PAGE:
International Trade

Thursday, 24 February 2011 00:29 -     - {{hitsCtrl.values.hits}}

By Manel de Silva

Remittances: Maximising the development impact

An UNCTAD Group of Experts meeting which took place last week is of relevance to Sri Lanka, which depends on migrant workers’ remittances as one of the top foreign exchange earners.

The topic under discussion was ‘Impact of Remittances on Poverty in Developing Countries’. The purpose of the experts meeting was to explore ways and means to maximise the development impact of remittances by:

*    Reviewing the recent trends in migration and remittance flows.

*    Analysing the impact of remittances on poverty reduction and development in home countries.

*    Identifying policies and measures that can channel saved remittances and other Diaspora funds to better serve the developmental needs of home countries.

*    Addressing barriers to remittance flows, including barriers to migration which impede the expansion of future remittance flows.

The report of the expert meeting is to be submitted at the next session of the Trade and Development Committee of the UNCTAD.

UNCTAD had prepared a background paper for this meeting, which was a study on the contribution of migrants to development and aimed at assisting policymakers in better harnessing the contribution of migrants’ remittances to development and poverty reduction by investing in infrastructure and productive capacity.

Describing the positive impact of such remittances, the report states that remittances have become significant private resources for households in developing countries. They are more predictable as compared to other financial flows and more importantly they are counter cyclical providing buffer stocks against economic shocks in conflict and post conflict situations.

Remittances can be crucial to survival, sustenance, rehabilitation and reconstruction in providing primarily for household livelihoods as they are also spent on general consumption items in local communities.

A fair share of such expenditure is spent on construction of houses, healthcare, education and savings in financial institutions, thereby generating employment in these service sectors. Such remittances represent one of the largest sources of external private finances in developing countries for developing countries.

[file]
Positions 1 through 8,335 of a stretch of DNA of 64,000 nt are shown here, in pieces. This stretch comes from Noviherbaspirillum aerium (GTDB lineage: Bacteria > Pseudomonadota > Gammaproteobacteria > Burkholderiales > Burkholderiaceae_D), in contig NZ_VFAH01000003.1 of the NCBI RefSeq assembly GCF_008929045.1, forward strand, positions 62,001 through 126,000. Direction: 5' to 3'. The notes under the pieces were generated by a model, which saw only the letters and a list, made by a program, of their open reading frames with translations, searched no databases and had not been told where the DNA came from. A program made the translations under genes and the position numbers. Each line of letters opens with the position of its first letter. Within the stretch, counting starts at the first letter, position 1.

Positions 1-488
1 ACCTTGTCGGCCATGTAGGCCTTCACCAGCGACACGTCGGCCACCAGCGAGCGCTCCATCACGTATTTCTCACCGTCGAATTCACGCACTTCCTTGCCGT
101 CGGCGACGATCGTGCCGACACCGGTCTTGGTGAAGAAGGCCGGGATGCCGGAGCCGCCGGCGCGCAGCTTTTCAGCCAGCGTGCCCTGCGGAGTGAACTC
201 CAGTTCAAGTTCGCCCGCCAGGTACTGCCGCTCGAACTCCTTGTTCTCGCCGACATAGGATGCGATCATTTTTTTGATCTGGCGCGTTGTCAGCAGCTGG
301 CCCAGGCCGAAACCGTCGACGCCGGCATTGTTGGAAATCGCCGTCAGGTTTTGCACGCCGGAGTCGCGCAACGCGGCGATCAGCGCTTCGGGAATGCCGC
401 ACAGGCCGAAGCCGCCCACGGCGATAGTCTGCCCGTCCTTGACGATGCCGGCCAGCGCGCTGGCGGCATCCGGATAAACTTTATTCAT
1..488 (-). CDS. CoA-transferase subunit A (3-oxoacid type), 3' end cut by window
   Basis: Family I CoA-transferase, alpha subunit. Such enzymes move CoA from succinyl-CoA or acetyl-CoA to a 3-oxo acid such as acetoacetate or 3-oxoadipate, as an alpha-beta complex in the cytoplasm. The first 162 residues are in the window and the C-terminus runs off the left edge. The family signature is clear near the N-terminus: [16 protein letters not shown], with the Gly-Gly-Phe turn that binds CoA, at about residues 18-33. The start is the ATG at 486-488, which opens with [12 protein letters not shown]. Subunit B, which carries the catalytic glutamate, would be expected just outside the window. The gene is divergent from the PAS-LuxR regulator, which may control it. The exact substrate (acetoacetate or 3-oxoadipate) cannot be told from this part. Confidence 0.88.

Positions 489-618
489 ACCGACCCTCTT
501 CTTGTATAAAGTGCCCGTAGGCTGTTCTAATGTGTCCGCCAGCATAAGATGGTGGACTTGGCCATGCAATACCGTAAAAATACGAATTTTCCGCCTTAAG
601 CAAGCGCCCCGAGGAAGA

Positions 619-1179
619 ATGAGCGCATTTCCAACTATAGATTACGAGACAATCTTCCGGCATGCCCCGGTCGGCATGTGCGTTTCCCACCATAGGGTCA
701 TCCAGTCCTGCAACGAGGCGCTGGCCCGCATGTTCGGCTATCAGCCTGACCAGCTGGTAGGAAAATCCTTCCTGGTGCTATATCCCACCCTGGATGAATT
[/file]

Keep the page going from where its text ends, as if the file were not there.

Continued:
Another positive aspect highlighted in the report is the contribution of migration to economic growth and development by serving as a channel for the transfer of skills and migration and the establishment of community and cultural networks.

Migrants contribute to the home country in many ways while contributing to the host country by filling the demand and supply gap. Thus, considering the importance of migration as pro-development, it is also important to maximise the benefits and minimise the costs associated with migration by central, national and international policies.

Progress is needed at all these levels in sending, transit and receiving countries in promoting greater mobility that better manage migration flows and promote circular migration to help prevent brain drain and maximise the benefits of temporary migration.

The report also analyses the potential of migrant Diaspora in encouraging remittances and reducing the informal channels of remittances. Almost all developing countries have Diaspora where the members are spread out in different vocations.

They could be involved in discussions especially with regard to voluntary remittance schemes, sustainable returns and possible investment of remittances. Policy intervention through national policies and international cooperative mechanisms can be critical in increasing beneficial effects of temporary migration and associated remittances.

The importance of both origin and destination countries to facilitate easy and speedy flows of remittances and the possibility of having special incentive schemes including higher interest rates as is in place in certain developing countries such as India, Pakistan and Bangladesh are stated in the report.

The report’s conclusion is that efforts to increase the volume of remittances should also be supported by efforts in channelling the remittances to more productive areas for sustainable reduction in poverty.

Apart from providing food security to households, if remittances are used for improving the skills and productivity of the recipients, they will have sustainable impact on the improvement of standard of living.

Families receiving remittances should be allowed to use future remittances as collateral for procuring loans for education, house building or other activities such as procuring fertiliser and machinery for farming.

The recommendations of the Group of Experts might give some more positive ideas on better harnessing this valuable asset.

(Manel de Silva holds an Honours Degree in Political Science from the University of Ceylon, Peradeniya and has engaged in professional training in Commercial Diplomacy at ITC and GATT. She has served as a trade diplomat in several Sri Lankan Missions overseas and was the first female Head of the Department of Commerce as Director General of Commerce.)